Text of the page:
If you carry cash in China, you might be seen as “outdated.” From the smallest shops in Beijing to the seediest bars in Sanlitun, every vendor is moving away from cash and towards the future with apps like Tencent’s WeChat or Alibaba’s Alipay. Even if they still accept cash, paying with a wave of your phone is also an option. QR codes and a cashless world are the way of the future, at least in China.
Rhia Liu, who is an analyst for an organization that conducts research for Tencent known as China Tech Insights, commented, “The younger generation has never read a physical newspaper, and similarly in the future they’ll never use cash.” And indeed, the younger generation is all for the advent of this QR-code based payment system.
In March, results from a survey by the newspaper Beijing Youth Daily found that 70 percent of the internet users who responded believed that carrying cash wasn’t necessary. Some 710 million of China’s 1.35 billion citizens are internet users, and it won’t take long for the cashless trend to spread. Jamie Fullerton of Motherboard reports that analysts have estimated that within the next 5 to 13 years, cash in China will essentially be a relic of the past. But what is the cost of this “fast” and “easy” cashless culture that Chinese youth are raving about?
One of the most popular cashless payment apps is Tencent’s WeChat. The app made its debut in 2011 and introduced its payment feature in 2013. The data storing conducted by this app seems to not be a turn-off for its users, and the potential for “snooping authorities” is simply seen as part of the deal and is met with a surprising amount of acceptance. It seems that privacy may also go extinct as the march towards invasive technology continues on — and citizens are often willing participants, provided it makes life “easier” for them.
There are many concerns that surround the idea of a cashless future, but freedom, privacy and security are some of the top things threatened by the advent of a society that is without physical money.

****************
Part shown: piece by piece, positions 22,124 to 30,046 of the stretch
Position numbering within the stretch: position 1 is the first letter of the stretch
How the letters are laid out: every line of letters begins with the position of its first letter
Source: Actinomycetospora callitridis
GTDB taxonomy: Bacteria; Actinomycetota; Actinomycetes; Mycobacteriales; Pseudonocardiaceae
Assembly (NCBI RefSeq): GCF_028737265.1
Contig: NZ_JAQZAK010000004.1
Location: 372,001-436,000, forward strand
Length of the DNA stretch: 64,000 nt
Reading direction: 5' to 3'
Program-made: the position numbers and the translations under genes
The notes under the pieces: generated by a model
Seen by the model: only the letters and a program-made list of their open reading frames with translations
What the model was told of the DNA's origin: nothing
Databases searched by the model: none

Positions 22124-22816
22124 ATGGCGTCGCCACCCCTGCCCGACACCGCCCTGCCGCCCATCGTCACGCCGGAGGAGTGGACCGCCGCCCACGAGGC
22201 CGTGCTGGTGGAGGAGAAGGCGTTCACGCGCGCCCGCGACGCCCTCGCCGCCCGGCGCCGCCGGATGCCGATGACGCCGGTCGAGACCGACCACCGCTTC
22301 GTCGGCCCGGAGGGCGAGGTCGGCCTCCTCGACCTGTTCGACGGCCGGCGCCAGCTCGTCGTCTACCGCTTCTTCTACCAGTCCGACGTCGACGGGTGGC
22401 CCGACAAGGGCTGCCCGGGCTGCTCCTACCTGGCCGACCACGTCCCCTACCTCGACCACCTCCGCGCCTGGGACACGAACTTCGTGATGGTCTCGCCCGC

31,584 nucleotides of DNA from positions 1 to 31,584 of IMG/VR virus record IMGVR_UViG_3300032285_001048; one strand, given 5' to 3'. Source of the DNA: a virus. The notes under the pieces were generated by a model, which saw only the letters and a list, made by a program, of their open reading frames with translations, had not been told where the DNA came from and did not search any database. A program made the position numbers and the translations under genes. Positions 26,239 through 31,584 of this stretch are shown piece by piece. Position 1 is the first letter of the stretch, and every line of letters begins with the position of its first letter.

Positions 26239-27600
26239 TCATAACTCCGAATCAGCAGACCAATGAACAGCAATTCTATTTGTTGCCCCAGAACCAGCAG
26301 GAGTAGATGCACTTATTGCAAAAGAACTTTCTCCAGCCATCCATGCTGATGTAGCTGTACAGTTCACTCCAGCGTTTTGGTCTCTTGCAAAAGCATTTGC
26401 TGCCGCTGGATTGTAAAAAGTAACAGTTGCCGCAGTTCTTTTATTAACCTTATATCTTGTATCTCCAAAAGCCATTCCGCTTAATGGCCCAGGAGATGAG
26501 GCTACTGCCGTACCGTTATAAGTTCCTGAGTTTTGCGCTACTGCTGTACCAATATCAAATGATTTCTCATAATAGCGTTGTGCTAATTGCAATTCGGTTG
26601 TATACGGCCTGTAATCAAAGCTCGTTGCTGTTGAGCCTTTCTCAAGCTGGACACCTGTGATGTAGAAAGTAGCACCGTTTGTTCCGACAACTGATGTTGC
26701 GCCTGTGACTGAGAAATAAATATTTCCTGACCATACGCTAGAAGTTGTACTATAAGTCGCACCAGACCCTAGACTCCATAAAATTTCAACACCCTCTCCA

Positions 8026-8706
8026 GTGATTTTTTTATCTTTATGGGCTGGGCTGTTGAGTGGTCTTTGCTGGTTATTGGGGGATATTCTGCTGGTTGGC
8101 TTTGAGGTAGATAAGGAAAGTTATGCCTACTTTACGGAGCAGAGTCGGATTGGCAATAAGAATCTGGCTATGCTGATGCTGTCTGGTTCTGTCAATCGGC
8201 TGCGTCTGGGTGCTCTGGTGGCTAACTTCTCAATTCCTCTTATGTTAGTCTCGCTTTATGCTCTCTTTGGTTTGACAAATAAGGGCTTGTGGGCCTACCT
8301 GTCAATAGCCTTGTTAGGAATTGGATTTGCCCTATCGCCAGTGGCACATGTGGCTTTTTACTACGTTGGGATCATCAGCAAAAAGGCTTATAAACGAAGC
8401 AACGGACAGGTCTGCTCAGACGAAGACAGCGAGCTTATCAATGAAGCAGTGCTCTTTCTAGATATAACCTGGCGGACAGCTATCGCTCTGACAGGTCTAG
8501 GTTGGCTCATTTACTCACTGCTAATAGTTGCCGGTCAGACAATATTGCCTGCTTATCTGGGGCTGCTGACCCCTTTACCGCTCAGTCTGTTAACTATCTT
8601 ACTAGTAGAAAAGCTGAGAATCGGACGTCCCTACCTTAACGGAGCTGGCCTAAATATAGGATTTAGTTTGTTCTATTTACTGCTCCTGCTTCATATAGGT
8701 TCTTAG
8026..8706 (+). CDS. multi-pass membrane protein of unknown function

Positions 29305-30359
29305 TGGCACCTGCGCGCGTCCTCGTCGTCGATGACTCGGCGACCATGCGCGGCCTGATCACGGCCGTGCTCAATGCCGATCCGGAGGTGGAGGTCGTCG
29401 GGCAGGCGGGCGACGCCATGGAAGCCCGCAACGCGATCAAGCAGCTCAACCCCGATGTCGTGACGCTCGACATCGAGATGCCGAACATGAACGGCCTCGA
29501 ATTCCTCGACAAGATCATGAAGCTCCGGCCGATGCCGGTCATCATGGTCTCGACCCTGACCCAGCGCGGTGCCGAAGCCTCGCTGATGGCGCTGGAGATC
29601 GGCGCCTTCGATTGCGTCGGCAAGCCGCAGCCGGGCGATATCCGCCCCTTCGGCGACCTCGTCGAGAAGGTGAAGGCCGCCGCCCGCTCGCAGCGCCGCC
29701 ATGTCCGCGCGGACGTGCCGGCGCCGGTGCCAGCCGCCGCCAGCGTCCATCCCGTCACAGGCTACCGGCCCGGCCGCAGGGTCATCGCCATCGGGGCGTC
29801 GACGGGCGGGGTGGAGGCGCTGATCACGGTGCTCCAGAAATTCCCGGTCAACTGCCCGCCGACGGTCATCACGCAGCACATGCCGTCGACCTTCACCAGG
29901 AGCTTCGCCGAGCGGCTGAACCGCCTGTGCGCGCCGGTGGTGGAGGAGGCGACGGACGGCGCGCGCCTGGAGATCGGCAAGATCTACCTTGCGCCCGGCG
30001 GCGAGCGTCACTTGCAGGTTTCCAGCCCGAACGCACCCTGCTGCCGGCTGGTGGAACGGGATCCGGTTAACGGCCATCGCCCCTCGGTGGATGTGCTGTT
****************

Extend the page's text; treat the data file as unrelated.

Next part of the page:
“Little has been said about the major challenges that a cashless society brings. It infringes on people’s privacy. It can make life difficult in sparsely populated areas. It can make a society vulnerable and increasingly open to sophisticated Internet crimes.” Bjorn Eriksson, a former director of Interpol and the Swedish Police, reportedly explained. For example, during times of crisis, cash can become essential. If a natural disaster wipes out the power grid in a specific area, physical money is what people will turn to in order to meet their needs.
But cash isn’t only important in times of disaster; it’s also a key element of personal freedom. As Scott A. Shay explains in an article for CNBC, Mastercard and Visa banned users from making online-betting payments with their systems in 2010 — at the behest of the US government. Shay raises an important question: What is to stop the government from seizing control of our lives in other ways, especially as the digital age creates more and more access to personal information? It would not be a tremendous leap to go from that to preventing people with certain health conditions from buying certain products.
For example, the government might decide to ban people with cancer from purchasing cigarettes, or stop people who are diabetic from buying junk food. It may seem crazy, but in reality, what happened in 2010 has already set a precedent: The government can tell financial institutions what people are and are not allowed to do with their own money. In this way, a “cashless society” sets the stage for total government control over the population. While going cashless may seem “convenient,” it is important to remember that convenience never comes without a cost.